Prolegomena to Any Future Metaphysics

Discussion in 'Economics' started by nitro, Apr 12, 2011.

Once we go back to 4.5% unemployment, will we go back to our inconsiderate way?

  1. Yes. Sadly it is the human condition and we have a short memory.

    7 vote(s)
  2. No. This will usher in a new "Great Generation" the way that WWII did.

    0 vote(s)
  3. I don't know.

    0 vote(s)
  4. I don't care.

    1 vote(s)
  1. nitro


    I see signs that the economy is starting to pick up, massively. Next employment situation could see a monster number.

    Will we forget what we have been through? Will we go back to our old ways, our humility lost? Can man stay humble when employed and food in his belly and iPads to play with?

    I fear we will go back to our ways. At least the price of oil is forcing the world into cleaner fuels, ethics, morals, righteousness, whatever, or not. I know this is not a popular statement (the poor feel it the worst), but it may be the only way to save the world from itself.

  2. What does Kant's book have anything to do with this question?
  3. I have no idea what Kant is doing here, and would be curious to the answer to that one.
    But Hyman Minsky has the answer to what will happen, as it always does, the next time prosperity and tranquility go together:

    James Grant observes repeatedly that there is nothing new under the Sun when it comes to finance. He's right. Financial innovation is just another phrase for the fleecing of the saps, and it will end in a year like 2008, just like prior ones ended in 1929, or 1907, or all the other years with financial crises.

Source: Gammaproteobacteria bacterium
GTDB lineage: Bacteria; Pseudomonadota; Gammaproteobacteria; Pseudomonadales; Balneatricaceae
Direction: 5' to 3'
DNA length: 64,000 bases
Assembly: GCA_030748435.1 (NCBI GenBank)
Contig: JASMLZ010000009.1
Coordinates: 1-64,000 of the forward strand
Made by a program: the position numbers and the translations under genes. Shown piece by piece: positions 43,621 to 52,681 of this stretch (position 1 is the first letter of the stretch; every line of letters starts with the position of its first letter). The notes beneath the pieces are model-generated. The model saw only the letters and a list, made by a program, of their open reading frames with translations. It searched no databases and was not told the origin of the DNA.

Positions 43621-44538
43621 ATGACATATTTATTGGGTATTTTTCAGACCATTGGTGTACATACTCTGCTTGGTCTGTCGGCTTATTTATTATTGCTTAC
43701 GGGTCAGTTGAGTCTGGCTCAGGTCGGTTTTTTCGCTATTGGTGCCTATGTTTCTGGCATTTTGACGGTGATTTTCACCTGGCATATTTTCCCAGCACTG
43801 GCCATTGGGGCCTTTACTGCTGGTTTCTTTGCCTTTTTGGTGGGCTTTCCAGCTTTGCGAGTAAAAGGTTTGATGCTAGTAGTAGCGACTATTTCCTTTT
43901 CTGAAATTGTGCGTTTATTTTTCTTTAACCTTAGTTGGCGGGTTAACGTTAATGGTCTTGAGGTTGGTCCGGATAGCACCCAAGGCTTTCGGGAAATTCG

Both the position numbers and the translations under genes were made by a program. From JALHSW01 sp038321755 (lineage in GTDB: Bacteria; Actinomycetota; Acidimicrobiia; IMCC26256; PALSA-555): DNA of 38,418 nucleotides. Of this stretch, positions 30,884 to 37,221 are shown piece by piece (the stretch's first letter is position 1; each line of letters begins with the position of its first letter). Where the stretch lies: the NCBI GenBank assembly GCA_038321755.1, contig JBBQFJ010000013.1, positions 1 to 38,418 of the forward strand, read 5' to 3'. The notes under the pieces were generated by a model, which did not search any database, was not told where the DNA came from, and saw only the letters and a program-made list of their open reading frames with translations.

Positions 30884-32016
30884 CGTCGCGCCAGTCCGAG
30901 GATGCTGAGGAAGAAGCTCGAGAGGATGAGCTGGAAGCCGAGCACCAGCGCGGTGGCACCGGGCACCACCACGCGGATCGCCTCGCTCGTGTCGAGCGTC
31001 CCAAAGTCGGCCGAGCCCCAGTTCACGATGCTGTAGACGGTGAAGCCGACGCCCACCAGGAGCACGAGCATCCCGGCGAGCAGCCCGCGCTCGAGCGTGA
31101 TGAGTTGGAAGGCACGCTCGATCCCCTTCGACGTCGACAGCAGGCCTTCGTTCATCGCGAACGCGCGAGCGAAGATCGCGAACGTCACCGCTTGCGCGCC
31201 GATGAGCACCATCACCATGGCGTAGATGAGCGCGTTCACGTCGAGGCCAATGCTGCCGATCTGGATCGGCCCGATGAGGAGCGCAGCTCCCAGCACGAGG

Did you know that securitization wasn't new?
  4. The abyss we faced in 2008 was so terrifying to our leaders that they pulled all stops out to avoid it.

    The abyss common folk (myself included) have faced since is a more dull, gnawing discomfort. The sense of gloom in society has been pervasive, with the long term unemployed more visible than in the past. There is a clear narrowing of options for Americans (& probably Europeans and Japanese)

    Bottom line is nobody wants the austerity. Nobody wants the corrective period necessary to get back to flat. And nobody is willing to sacrifice their generation for future ones.

    So, despite our feelings, we're all desperate for a return to the old ways, to what we knew was looking like it was working, regardless of the costs (economically and personally). Spare us this cup.

    Its one thing to realize the categorical imperative. It is another altogether to turn away from it volitionally.
  5. ajcrshr


    Usually during recessions the economy is purged of incompetent, inefficient, and fraudulent entities so that it can regrow sound and strong. Unfortunately during the latest recession the economy was unable to cleanse itself due to massive bailouts of entities that fall into at least one of those categories. Just like weeds in a garden, these entities will continue to drain capital and resources from the economy that would otherwise flow to competent, efficient, innovative businesses. This will prevent the economy from experiencing strong sustainable growth.